Karen - You're right, I had completely forgotten about Peter. I think that Chappie was the one with an Airedale, like Piper, on the tin wasn't it?
I have another couple of friends in the same boat, with one desperately wanting a dog, the other not, so it seems to be not too unusual.

Sleepy - Yes, I thought about that at the vet's yesterday (and yes, already the bills begin, starting with that particular service being pre-paid for by us in the 'Puppy Plan Plus') when she checked to see that they were there and in the right place. Seemed almost poor form to check six months in advance before you emasculate the dog.
But that was something my parents always had done to our animals, on the other hand, probably in general people didn't, because there did seem to be more puppies freely available and being drowned in canals and such like.

Sleepy said...

Poor old Cat-Boy's looked SO sporty too.
But the Tabby nuts had to go!

Anonymous said...

did he say "disorientated" or did he say "disoriented?" If it's the former, then he has picked up your British way with words nicely.
cute dog too. i want to meet this dog.
- Karen

Schneewittchen said...

*raises a quizzical eyebrow*

Anonymous said...

I'll raise a quizzical eyebrow too - but it is disoriented here.
also, the word verification word is "fiend"
- Karen

Schneewittchen said...

Ah...well you see, I looked up 'disoriented' in the US view of the OED and it said it didn't exist, so I assumed you were implying that Kevin had been illiterate before he met me, which rather jarred with our recently reached détente.

Sleepy said...

Hahaha!
That has proper tickled me.
Disoriented!
Maybe that is what happens to Oriental students who are taught by someone who can't spell for shit!

Anonymous said...

askoxford.com indicates that disorientate is the correct adjective. Disoriented is the alternative; 'chiefly North American'. So...when in US/Canada, disoriented is the adj., but when in UK/Australia/South Africa it's disorientated.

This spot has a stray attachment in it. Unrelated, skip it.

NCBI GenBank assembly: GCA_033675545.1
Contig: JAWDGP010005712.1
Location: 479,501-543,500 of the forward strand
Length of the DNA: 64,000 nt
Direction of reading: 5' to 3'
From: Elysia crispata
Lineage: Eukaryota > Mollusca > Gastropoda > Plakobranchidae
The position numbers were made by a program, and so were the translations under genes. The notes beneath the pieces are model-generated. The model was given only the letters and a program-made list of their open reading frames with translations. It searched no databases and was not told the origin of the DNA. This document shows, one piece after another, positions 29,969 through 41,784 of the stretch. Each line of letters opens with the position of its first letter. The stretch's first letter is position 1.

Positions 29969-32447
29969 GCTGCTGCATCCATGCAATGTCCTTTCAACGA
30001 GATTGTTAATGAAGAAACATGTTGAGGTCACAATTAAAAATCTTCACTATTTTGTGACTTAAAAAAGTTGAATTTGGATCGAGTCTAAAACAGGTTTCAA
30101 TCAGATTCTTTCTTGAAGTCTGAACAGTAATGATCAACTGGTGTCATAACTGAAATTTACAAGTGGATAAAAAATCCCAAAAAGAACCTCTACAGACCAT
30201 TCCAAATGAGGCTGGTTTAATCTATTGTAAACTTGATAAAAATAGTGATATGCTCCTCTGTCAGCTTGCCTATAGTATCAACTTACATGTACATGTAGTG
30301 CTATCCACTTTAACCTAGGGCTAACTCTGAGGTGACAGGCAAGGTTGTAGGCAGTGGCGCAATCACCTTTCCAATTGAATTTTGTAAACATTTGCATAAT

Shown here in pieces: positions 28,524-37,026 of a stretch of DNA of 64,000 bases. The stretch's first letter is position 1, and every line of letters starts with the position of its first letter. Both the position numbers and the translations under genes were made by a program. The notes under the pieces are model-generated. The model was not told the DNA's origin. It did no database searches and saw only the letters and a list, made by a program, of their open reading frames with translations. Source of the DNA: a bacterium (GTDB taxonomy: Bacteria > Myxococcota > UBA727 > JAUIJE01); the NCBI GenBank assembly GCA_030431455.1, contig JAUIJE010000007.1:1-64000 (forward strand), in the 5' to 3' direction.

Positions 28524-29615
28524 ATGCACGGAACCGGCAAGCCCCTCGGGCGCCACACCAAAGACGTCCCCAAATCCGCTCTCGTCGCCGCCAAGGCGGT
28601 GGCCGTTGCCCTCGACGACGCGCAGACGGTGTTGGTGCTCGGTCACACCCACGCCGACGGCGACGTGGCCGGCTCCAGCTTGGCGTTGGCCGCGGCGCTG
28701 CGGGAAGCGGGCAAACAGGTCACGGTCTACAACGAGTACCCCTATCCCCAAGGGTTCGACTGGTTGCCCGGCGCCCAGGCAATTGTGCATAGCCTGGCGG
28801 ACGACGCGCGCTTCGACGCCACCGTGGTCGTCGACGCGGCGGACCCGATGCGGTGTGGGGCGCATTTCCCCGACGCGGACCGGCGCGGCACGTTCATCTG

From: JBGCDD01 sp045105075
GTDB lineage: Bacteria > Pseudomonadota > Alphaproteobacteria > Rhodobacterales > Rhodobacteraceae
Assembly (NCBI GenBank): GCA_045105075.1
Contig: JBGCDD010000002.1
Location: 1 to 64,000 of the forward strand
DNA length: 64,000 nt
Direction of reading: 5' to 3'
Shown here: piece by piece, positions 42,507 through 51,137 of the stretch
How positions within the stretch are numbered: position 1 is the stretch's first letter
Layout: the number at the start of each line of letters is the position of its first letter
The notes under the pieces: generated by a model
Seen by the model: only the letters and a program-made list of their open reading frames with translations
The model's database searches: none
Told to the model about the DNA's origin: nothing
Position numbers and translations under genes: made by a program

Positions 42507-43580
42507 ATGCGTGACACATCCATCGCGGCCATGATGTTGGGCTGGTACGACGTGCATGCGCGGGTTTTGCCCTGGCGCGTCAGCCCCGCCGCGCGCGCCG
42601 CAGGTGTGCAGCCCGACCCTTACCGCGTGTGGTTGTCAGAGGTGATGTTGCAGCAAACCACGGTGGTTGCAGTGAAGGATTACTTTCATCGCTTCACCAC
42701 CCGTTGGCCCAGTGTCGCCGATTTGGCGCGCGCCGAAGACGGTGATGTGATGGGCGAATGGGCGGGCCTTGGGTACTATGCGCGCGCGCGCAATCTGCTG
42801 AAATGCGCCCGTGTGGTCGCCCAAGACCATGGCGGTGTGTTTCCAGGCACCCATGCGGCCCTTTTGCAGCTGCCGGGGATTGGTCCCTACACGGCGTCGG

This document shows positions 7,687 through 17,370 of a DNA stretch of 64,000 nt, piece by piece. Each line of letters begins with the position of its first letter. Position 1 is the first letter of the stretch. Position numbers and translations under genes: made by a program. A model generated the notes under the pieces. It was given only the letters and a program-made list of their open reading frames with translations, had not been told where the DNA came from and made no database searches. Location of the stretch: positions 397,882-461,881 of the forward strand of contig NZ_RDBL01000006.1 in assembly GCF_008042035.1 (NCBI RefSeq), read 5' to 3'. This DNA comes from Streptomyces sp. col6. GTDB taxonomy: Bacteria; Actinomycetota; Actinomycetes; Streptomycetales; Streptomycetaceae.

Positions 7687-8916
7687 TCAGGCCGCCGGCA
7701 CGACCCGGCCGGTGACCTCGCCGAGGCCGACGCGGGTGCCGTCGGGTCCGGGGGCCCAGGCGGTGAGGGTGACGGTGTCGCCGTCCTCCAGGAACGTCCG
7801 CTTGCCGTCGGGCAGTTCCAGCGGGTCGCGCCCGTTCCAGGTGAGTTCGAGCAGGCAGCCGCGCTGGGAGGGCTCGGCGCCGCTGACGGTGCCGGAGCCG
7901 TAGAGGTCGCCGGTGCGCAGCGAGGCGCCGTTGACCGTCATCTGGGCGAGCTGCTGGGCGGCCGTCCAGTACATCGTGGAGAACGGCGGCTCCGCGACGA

so there you go.
what detente?
- Karen

Schneewittchen said...

Sleepy - Kevin suggested it meant a surgical procedure.

Karen - That is quite bizarre, because here is the exact and complete paste from askoxford.com

"disorientate

• verb cause (someone) to lose their sense of direction or feel confused.

— DERIVATIVES disorientated adjective disorientation noun."

and then for disoriented....

Sorry, there are no results for that search.

Anonymous said...

interesting. dictionary.com:
–verb (used with object) 1. to cause to lose one's way: The strange streets disoriented him.
2. to confuse by removing or obscuring something that has guided a person, group, or culture, as customs, moral standards, etc.: Society has been disoriented by changing values.
3. Psychiatry. to cause to lose perception of time, place, or one's personal identity.
Origin:
1645–55; < F désorienter, equiv. to dés- dis- 1 + orienter to orient
Dictionary.com Unabridged
Based on the Random House Dictionary, © Random House, Inc. 2009.
»Related Words for : disorient
disorientate

both are correct seemingly. I understand that in Britain, disoriented may not be allowed. But that doesn't make it not a correct word.
anyway, let us not un-detente (now that is not a word) I think we can have word squabbles without undetenting.
- Karen

Sleepy said...

DICKtionary.com??

Schneewittchen said...

Sleepy - hahaha!!!

Karen - seriously, you can't trump the Oxford ENGLISH dictionary.
But I'm with you on the not un-detenting, I've decided that you are a worthy feminist and that is something I value.

Sleepy said...

You got a Bank Holiday over there today?